What is PMDD, and what should I do if I think I have it?

Mental Health Reproductive Health

A: PMDD (premenstrual dysphoric disorder) is a serious mood condition. Symptoms often appear in the time between ovulation and menstruation. If you think you have PMDD, speak to your clinician about medicine and lifestyle changes.

What is PMDD and what are the main symptoms?

PMDD (premenstrual dysphoric disorder) is a condition that results in severe mood and physical disruptions around the time of menstruation. It affects up to 5% of people who have periods. It is similar to premenstrual syndrome (PMS). Both PMDD and PMS occur around menstruation and cause unwanted mood and physical symptoms. The mood symptoms of PMDD are often much more severe than those of PMS.

Generally, clinicians diagnose someone with PMDD if they have five or more of the following symptoms over the course of a year for most of their cycles:

-Depressed mood
-Anger or irritability
-Trouble concentrating
-Lack of interest in activities once enjoyed
-Increased appetite
-Insomnia or need for more sleep
-Feeling overwhelmed or out of control
-Physical symptoms like bloating, headache, breast tenderness

Some of the symptoms of PMDD are similar to those of major depressive disorder (MDD), such as trouble concentrating. These types of symptoms are not common in PMS. In general, PMDD symptoms are severe enough to disrupt someone’s daily life, be it in the home, school, or workplace.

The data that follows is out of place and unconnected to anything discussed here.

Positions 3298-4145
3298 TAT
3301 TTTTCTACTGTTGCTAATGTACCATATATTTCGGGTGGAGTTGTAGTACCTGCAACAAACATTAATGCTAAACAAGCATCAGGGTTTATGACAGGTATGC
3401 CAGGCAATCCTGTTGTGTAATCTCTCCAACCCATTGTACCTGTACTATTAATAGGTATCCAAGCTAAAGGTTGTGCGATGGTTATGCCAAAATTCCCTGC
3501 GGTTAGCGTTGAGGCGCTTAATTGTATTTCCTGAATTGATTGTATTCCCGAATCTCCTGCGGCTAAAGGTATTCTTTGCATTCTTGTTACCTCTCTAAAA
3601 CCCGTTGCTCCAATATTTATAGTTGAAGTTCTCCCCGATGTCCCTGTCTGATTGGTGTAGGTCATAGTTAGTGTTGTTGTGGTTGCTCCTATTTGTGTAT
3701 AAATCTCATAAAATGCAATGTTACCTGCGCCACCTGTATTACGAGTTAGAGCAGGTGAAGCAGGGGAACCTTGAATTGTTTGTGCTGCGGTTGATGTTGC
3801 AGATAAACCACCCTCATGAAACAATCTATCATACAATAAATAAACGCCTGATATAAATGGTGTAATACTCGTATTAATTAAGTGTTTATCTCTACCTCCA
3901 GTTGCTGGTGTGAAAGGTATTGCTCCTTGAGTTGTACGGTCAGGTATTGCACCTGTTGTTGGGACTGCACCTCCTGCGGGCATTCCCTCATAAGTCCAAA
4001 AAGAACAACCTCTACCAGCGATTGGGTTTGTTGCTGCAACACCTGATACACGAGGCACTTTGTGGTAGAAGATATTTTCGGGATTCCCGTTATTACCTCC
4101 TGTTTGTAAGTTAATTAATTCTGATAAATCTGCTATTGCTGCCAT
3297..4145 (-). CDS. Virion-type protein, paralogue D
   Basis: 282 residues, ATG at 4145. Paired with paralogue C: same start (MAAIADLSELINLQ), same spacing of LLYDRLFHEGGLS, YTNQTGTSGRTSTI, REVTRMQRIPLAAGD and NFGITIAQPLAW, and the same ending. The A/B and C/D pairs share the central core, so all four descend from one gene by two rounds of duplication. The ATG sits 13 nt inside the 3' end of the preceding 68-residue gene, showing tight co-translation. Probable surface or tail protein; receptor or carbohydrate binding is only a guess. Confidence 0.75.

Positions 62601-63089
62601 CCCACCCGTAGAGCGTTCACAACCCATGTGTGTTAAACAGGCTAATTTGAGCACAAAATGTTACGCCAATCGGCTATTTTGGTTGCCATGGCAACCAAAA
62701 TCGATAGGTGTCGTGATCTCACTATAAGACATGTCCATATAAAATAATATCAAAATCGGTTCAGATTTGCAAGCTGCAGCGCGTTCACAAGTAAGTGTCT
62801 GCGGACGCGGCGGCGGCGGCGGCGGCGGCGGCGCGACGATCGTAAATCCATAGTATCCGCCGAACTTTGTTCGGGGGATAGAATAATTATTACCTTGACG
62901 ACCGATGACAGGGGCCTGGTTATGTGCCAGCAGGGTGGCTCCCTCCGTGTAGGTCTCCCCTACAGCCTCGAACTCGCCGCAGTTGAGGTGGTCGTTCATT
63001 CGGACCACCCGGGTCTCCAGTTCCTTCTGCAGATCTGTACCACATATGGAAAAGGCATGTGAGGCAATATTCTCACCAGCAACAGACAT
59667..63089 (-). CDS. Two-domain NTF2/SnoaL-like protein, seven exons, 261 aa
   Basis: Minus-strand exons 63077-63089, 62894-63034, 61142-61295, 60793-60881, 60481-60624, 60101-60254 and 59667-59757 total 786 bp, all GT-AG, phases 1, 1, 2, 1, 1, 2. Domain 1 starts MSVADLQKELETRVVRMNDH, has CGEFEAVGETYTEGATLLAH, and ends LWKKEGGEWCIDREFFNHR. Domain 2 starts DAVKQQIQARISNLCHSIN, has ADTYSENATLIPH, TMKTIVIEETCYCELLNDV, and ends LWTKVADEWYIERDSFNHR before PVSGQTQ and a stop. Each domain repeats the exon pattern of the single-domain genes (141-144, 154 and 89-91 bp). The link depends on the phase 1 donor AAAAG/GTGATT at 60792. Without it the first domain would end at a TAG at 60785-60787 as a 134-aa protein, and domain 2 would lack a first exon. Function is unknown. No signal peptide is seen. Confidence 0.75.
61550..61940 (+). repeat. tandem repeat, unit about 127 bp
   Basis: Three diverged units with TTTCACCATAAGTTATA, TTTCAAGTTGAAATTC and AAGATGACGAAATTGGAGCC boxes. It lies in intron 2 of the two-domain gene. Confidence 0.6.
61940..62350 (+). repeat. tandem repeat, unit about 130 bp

What causes PMDD?

As with most mood disorders, experts do not know exactly what causes PMDD, but it is most likely due to several factors and not just one. We do know that people with anxiety and depression are at higher risk for severe PMS and PMDD. It’s thought that the hormonal changes that occur around menstruation can make existing mood problems worse. Because estrogen is needed to make serotonin, which improves mood, these hormonal changes may also be related to a deficiency of serotonin. People with a family history of severe PMS or PMDD or even people with a family history of depression and other mood disorders may be most at risk.

What kinds of treatments work?

Even if we are not clear on the causes of PMDD, there are treatments that can help. Antidepressants, especially selective serotonin reuptake inhibitors (SSRIs) can be very effective for severe mood issues associated with PMDD. Birth control pills with no pill-free or a shortened pill-free interval are another effective treatment for PMDD.

Outside of medication, changes to diet, exercise, and lifestyle can also be effective at helping to maintain a more positive mood and fighting the physical symptoms associated with PMDD. For significant physical symptoms such as bloating, reducing salt and sugar intake can be helpful. Regular exercise has been shown to have a positive effect on mood overall and the same is likely true for people dealing with PMDD. Relaxation techniques, such as mindfulness and meditation, can also quell the significant anxiety symptoms associated with PMDD.

If you are struggling with severe mood symptoms surrounding menstruation, you might suffer from PMDD. Some people also experience premenstrual exacerbation of an existing mood disorder, so make sure you and your clinician are in close contact about this as well. Talk to your clinician about any concerns you have about your mood and well-being at any time of the month.

Stay well,
The Nerdy Girls

Mayo Clinic

Johns Hopkins

HHS Office on Women’s Health

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